Opinion: We will not lose the war on women

By Congresswoman Carolyn B. Maloney

In the nearly half a century since the Supreme Court affirmed in the historic Roe v. Wade decision that a woman’s right to an abortion was protected by the Constitution, we have seen countless attempts by abortion opponents to strip millions of women of this right. But this year has been especially shocking.

Since January, more than 300 anti-choice, anti-women bills have been introduced across the country. In numerous recent cases, states have passed legislation that would effectively be statewide abortion bans.

This is a war on women. And we will not go back.

One by one, these draconian laws are being struck down in the courts. But the threats to women’s healthcare persist. The legislators spearheading this legislative strategy are aiming to control women. They want to take away women’s right to make decisions about our own bodies. They want to shame women who make choices they don’t agree with or even imprison them and their doctors.

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Maloney’s tips for women candidates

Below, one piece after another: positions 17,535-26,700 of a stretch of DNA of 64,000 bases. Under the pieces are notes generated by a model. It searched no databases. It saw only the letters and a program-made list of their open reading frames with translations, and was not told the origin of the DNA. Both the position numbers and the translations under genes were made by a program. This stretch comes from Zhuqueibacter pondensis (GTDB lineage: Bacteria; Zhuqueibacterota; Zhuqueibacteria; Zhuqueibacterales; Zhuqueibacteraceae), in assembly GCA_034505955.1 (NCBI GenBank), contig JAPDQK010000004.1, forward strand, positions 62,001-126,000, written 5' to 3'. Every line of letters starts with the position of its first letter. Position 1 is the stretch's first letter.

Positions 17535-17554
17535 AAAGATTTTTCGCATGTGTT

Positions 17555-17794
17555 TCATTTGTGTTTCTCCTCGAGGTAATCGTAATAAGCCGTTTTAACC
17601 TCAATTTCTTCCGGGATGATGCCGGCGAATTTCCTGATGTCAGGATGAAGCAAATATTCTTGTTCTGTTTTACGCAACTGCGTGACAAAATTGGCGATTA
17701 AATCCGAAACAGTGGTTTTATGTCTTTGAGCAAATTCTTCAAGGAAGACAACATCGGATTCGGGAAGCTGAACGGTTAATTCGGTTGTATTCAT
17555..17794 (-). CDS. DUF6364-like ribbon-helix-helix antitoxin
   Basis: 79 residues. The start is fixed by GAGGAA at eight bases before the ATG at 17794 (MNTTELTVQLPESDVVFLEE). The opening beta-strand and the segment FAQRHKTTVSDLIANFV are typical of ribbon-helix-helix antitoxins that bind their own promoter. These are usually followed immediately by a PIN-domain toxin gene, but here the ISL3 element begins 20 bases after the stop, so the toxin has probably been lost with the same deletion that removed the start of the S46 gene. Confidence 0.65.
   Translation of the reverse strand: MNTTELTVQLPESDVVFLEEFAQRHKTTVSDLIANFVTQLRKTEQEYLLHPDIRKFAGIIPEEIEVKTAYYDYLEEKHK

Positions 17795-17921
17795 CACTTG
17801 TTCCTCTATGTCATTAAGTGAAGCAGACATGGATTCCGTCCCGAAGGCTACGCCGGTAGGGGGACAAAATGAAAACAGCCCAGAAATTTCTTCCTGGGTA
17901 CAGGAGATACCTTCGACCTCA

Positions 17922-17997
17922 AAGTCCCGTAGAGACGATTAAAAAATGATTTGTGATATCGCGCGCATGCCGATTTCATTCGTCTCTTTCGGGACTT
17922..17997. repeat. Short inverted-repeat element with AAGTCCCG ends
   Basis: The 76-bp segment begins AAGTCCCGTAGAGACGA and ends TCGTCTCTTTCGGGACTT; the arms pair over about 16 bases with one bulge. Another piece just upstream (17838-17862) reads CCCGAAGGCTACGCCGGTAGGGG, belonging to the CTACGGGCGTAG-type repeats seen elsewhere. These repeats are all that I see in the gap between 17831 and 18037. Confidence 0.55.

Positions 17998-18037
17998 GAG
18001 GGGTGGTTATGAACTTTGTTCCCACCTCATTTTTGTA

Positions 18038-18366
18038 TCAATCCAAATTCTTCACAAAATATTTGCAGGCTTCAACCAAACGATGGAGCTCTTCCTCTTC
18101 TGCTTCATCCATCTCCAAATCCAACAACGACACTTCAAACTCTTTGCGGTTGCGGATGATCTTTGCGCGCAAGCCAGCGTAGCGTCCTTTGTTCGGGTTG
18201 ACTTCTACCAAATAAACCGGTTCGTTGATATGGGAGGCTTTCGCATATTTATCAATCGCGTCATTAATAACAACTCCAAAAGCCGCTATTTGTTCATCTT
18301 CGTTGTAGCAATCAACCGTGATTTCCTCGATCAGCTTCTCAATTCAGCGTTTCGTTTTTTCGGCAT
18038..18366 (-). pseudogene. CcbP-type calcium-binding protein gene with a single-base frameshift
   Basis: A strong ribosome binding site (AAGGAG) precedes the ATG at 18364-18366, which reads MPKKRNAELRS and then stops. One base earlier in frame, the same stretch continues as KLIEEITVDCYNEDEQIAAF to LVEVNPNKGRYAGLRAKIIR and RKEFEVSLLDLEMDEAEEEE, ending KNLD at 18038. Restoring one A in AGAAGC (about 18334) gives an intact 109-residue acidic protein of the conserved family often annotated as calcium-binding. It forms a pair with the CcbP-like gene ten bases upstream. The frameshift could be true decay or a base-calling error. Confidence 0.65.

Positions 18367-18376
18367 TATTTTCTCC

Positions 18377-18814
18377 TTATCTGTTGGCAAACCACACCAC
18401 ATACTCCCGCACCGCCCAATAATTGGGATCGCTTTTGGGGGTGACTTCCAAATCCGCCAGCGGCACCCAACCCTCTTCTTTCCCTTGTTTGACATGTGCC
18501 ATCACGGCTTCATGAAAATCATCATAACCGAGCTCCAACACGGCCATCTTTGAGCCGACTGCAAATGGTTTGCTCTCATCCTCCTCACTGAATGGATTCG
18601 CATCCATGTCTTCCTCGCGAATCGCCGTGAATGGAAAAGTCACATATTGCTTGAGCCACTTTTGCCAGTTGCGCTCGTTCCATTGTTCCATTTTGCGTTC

Congresswoman Carolyn Maloney, pictured at center campaigning last June in Stuyvesant Town, said candidates need to be prepared for constant battle. (Photo by Sabina Mollot)

Congresswoman Carolyn Maloney, pictured at center campaigning last June in Stuyvesant Town, said candidates need to be prepared for constant battle. (Photo by Sabina Mollot)

By Sabina Mollot

With the presidential election still a recent memory and New York City races for mayor and the City Council now heating up, Town & Village turned to Carolyn Maloney, who’s represented Manhattan’s East Side in Congress for nearly a quarter century, for some advice for would-be elected officials.

Note: While this article was actually supposed to be a guide for women seeking office, all the tips that were shared by Maloney would work just as well for male candidates. For some background, prior to first getting elected in Washington in 1992, the Upper East Side Democrat served for 10 years as a member of the City Council.

Read on for her guide to success at the voting booth and upon getting elected, success as a lawmaker.

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